Nemaska, Chisasibi and Waskaganish have spoken with one voice in referenda held November 29 in the communities that will be most affected by the EM IA Rupert River Diversion. That Residents were asked, “Do you approve of the Rupert River Diversion project?” The combined vote result from the three communities was 1071 -217 – or 80 per cent – against the diversion.
“I feel good about the results and I’m glad the people came forward to express their view and their position on the proposed project,” said Nemaska Chief Josie Jimiken.
“During the public hearings, we didn’t make any interventions,” Jimiken continued. “We let the people speak for themselves. After hearing our members voice their opinions, views and concerns, we understood that nobody really was for the project. The majority of them did not want to see this project take place. So we went ahead and submitted to the panels our recommendation to reject the project. And we wanted to confirm that by holding a referendum in the communities.”
Waskaganish Chief Robert Weistche agreed. “The voice of the people has spoken loud and clear,” he told the Nation by phone.
“We need to get the Grand Chief on this and get him moving. We need to sit down with the [Indian Affairs and Environment] ministers and ask them if they’d be willing to consider alternatives to this project. I think the communities have spoken and spoken loudly. We believe we can offer alternatives that would create just as much employment if not more,” said Weistche.
Nemaska voters rejected the diversion in a proportion of 78.6 per cent. In Waskaganish, 73 per cent of voters said no, while Chisasibi rejected the diversion by a score of 91.5 per cent.
Grand Council Deputy Grand Chief Ashley Iserhoff said he would work with the people to find a solution.
“When the decision was made, it wasn’t made by each community, it was made by the Grand Council,” he said. “However, we’ll have to take a serious look at the concerns that were raised through the referendums. Our relationship with Quebec is very good right now, so we’ll take the opportunity to speak to them about it.”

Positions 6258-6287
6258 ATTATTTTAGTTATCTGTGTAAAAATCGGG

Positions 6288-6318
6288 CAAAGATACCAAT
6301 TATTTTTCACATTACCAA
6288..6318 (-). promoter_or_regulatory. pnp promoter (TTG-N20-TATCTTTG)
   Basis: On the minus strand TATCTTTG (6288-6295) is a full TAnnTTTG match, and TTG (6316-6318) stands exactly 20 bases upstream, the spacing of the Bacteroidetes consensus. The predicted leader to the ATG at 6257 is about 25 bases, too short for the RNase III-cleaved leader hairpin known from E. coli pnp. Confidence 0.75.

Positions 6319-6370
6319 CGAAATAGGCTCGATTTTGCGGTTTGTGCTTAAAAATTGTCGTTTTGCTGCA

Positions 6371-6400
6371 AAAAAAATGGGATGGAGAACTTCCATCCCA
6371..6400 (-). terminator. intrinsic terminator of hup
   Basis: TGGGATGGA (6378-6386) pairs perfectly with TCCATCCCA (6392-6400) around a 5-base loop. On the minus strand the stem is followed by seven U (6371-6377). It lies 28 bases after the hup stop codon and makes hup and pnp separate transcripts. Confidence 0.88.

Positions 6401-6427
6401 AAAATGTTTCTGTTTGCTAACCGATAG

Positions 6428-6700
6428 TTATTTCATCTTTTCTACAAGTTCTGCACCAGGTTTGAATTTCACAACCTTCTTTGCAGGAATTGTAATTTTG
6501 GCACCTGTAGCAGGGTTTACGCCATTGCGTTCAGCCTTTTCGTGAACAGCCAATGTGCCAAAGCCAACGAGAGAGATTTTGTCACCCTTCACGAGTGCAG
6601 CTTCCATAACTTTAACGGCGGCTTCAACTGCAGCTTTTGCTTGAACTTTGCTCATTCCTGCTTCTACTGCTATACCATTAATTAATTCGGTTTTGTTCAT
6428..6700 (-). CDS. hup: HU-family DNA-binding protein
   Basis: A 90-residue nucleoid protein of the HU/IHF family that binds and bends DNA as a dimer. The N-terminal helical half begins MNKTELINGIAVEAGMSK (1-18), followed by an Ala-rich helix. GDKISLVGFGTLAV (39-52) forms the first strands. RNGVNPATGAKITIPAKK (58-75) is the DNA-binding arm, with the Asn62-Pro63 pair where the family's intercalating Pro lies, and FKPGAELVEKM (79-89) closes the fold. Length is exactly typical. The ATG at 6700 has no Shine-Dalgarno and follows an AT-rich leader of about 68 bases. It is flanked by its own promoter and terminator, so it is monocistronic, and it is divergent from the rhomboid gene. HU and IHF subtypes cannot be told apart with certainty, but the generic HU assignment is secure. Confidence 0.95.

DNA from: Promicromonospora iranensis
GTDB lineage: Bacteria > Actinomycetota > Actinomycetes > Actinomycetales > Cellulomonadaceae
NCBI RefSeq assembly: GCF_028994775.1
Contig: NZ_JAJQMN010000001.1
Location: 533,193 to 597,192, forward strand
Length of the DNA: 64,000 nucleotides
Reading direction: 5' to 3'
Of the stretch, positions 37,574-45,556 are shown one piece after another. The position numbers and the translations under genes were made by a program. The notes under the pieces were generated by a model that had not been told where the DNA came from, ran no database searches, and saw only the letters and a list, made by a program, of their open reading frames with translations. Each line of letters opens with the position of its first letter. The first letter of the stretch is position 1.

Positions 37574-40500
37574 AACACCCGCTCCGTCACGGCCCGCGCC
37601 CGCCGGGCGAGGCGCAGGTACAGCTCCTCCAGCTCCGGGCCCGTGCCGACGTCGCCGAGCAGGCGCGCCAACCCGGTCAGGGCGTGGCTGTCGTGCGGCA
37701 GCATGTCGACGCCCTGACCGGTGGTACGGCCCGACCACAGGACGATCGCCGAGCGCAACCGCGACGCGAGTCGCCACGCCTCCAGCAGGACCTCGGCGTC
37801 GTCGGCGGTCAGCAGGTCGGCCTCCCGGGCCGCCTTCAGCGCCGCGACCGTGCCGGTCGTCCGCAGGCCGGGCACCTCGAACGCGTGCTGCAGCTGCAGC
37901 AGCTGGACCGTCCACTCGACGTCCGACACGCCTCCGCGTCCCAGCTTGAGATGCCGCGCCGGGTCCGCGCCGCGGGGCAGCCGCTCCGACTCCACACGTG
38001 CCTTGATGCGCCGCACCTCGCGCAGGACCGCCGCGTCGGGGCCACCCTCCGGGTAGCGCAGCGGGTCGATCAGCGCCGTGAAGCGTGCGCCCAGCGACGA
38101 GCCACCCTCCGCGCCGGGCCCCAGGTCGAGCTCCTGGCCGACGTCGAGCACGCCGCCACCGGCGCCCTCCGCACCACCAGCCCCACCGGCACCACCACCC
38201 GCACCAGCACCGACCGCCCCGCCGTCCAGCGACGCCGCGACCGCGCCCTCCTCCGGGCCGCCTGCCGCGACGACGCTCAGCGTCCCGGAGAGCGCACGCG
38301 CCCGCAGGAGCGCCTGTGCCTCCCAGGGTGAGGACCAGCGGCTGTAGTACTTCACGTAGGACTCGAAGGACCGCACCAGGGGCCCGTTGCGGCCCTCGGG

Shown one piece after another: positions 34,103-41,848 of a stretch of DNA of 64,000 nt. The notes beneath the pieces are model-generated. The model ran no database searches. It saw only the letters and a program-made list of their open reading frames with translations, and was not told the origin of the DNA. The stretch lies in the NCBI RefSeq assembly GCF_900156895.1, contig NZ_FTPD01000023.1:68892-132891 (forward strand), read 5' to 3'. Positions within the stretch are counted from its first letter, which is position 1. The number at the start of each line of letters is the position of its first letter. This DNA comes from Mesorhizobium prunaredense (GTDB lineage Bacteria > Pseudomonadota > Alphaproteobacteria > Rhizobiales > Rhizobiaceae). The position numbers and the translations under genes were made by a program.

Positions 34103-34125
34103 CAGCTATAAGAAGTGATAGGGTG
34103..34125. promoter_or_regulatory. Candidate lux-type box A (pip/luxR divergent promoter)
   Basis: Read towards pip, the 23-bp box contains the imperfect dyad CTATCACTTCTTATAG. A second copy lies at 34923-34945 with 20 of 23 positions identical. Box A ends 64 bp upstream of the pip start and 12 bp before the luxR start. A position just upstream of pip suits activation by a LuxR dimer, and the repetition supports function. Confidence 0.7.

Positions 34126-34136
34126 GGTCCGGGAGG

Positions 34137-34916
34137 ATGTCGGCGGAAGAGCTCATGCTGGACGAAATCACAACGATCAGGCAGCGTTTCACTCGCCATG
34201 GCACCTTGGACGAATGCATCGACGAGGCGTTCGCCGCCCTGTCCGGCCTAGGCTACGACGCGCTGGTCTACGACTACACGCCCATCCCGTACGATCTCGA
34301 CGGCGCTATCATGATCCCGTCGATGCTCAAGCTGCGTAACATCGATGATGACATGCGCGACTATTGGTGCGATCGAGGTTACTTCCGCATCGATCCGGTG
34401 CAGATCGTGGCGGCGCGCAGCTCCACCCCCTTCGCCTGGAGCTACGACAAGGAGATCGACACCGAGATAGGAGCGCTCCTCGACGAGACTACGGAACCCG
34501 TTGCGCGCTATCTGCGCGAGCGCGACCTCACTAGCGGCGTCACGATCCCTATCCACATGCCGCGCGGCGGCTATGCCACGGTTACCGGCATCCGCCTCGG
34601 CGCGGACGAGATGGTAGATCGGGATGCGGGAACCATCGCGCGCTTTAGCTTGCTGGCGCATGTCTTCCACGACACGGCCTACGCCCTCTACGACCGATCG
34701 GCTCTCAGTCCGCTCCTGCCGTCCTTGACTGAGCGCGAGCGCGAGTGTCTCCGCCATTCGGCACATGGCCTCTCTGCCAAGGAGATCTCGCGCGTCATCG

Iserhoff added that the referenda would be on the agenda at the Council Board meetings slated for December.
“The people who voted against the diversion obviously have concerns that must be addressed. We’ll have to go into serious discussions based on the results of the past week,” he said.
Waskaganish Chief Weistche was firm on what needs to be done. “One of the conditions of the Quebec government is the project has to be acceptable to the local communities. This project is not acceptable to the local populations in the north. We’re simply going to askthe Quebec government to consider withdrawing this project.”
Weistche said that, at the time of the 2002 signing of the Paix des Braves, people in his community kept asking if they signed away the river. Weistche would reply what that they approved was the research and environmental review into the feasibility of the diversion. Not the diversion itself, he said.
“The people were told that they would have a chance to say yes or no after the environmental review process and studies. So with these referenda, we gave them that chance. The question came from the people. It was passed at the general assembly this summer and it mandated the chief and council to follow up on that. And then we took it to the people and now they’ve decided,” said Weistche.
Weistche said technological alternatives to hydroelectricity now exist and should be explored. “We live in an age where technology is developing very fast,” he noted. “I don’t understand why Hydro-Quebec keeps insisting that their energy policy be geared toward big hydroelectric development projects. We have wind potential to generate 100,000 megawatts from wind. Why are we not going with alternatives that are less destructive to the environment? In the community of Waskaganish our whole lives are based around the river.”
Chisasibi Chief Bertie Wapachee, who voted against the diversion and is a proponent of wind power, was elated at the results.
“I’d rather see a beautiful river for the rest of my life and have my kids and grandchildren enjoy it as I did. There’s a better use for the river than to kill it and kill the history of it too. I hope the other side will have their doors open to discussions on finding a replacement to the diversion.”